With the return to top-notch football, Green Bay was well-represented on the All-Pro teams in ‘35. Herber, Sauer, Clarke Hinkle, Mike Michalske and tackle Ade Schwammell all earned first team honors, while Hutson center Nate Barragar and guard Lon Evans received second team notice. Sporting bright new green and gold uniforms, things were looking up for the future.
All custom cards are colorized.
One-time Packers center Malcolm Walker was born in Dallas on May 24, 1943. He starred at Rice University and drew some All-America notice as a junior and senior in 1963 and ’64. Drafted in the second round by the Houston Oilers of the AFL and Dallas of the NFL, Walker signed with his hometown Cowboys in 1965. Unfortunately, he suffered a knee injury while practicing for the College All-Star Game that summer, and injuries would define his pro career. Despite three knee operations, Walker won the starting center job in Dallas when Dave Manders got hurt in 1968, and he held it for two seasons.
However, when Herb Adderley had a falling out with Phil Bengtson in Green Bay, the Cowboys packaged Walker and reserve defensive end Clarence Williams to obtain the disgruntled All-Pro cornerback. Walker had more knee problems in Green Bay, but did manage to get four starts for the Packers in 1970 when Ken Bowman dislocated his shoulder. Walker even drew seven stiches in his chin after a November battle with the Bears when Dick Butkus kept crashing into him.
New coach Dan Devine waived Walker in July 1971 due to his ongoing knee problems. Malcolm tried to catch on in 1972 with the Falcons, but his bad knees prevented that, and his football career ended.
Topps Walker custom card is colorized.
Born on May 21, 1901 in Butte, Montana, Jack McAuliffe made a name for himself in athletics in Wisconsin. He starred in three sports at Beloit College from 1921-24 despite being slight in size at 5’7” and 155 pounds. He led the basketball team to three straight state championships, set a school pole vaulting mark that lasted almost 30 years as well as competing as a hurdler and track relay member and captained the football team as a senior. In that 1923 senior season, backfield ace McAuliffe led the school to a 6-1-1- record and the conference championship. A piece in the Green Bay Press-Gazette later noted that Cub Buck recommended him to Curly Lambeau for his speed and that Jack’s college coach praised him to the skies:
McAuliffe’s pro career was delayed when he took a high school coaching job in Madison, South Dakota in 1924. The next year Appleton High School brought Jack back to Wisconsin as their Athletic Director after he took a six-week course in coaching under Bob Zuppke at the University of Illinois that summer. Appleton barred him from trying out for the Packers in ’25, but he did play pro basketball for Green Bay’s Columbus community club that winter. He played center on the court.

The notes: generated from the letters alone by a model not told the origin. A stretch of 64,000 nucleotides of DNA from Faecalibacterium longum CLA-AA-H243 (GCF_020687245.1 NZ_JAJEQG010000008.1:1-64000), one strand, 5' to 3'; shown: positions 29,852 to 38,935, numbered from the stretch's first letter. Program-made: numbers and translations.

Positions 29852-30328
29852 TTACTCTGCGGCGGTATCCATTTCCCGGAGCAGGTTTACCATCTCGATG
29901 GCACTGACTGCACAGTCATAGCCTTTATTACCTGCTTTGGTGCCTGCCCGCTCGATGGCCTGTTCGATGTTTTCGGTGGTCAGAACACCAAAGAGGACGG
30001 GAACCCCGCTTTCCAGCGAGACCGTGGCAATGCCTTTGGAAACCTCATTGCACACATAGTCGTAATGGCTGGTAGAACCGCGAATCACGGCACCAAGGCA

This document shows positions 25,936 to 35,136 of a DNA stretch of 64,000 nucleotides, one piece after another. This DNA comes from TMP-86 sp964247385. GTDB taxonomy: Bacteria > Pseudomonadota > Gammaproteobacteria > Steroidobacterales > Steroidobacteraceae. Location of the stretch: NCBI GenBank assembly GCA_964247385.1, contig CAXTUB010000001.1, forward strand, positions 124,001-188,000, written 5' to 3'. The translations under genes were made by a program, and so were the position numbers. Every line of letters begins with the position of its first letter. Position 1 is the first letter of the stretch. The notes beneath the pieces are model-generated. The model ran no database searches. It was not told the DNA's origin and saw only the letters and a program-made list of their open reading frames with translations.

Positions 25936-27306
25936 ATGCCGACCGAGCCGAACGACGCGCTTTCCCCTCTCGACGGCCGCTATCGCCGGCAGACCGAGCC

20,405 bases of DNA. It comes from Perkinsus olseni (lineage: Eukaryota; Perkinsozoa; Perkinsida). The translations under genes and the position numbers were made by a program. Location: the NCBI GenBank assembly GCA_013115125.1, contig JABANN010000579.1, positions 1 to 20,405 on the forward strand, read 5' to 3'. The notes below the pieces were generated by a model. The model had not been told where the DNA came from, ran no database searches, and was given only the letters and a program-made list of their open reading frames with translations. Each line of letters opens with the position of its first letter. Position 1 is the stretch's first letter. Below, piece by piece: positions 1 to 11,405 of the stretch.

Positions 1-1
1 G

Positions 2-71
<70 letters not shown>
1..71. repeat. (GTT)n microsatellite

When Appleton wrote into his contract that he couldn’t play pro basketball either, McAuliffe signed on as the athletic director for the Columbus Club in ’26 and joined the Packers as a halfback. He appeared in eight games, with the highlight being the 15-yard touchdown pass he threw to Dick Flaherty against Racine on October 24.
McAuliffe did not return to the Packers in 1927, but continued playing pro basketball for various outfits at least until 1930 when he played on the Milwaukee Badgers with another former Packer, Eddie Kotal. He continued to coach high school sports and died at age 70 on December 17, 1971 in his native Butte, Montana. A year later, he was posthumously inducted into the Beloit Hall of Honor.
Custom cards is colorized.
The retooling 7-6 Packers very nearly had their second consecutive losing season in 1934. Only a one-score victory over the pathetic St. Louis Gunners–a semi-pro team the NFL brought in midseason to finish the schedule for the bankrupt Cincinnati Reds–kept that from happening. The Pack was 4-2 against losing teams and 3-4 against all others. They lost to the Bears twice when it counted and a third time in a midseason exhibition game in Chicago. This season was also the first for the Packers to split home games between Green Bay and Milwaukee, attaining a 2-2 mark at City Stadium and 1-2 down south.
Arnie Herber led the league in pass attempts with 115, yards with 799 and touchdown tosses with 8. Bob Monnett was second on the club with 223 yards passing and led the team in points with 29. Clarke Hinkle led the squad with 359 yards rushing, in receiving with 11 catches and was second in scoring with 27 points. Roger Grove was second in rushing with 262 yards, third in points with 25 and led the club with three TD catches. Hank Bruder and rookie halfback Joe Laws led the Pack with four interceptions a piece.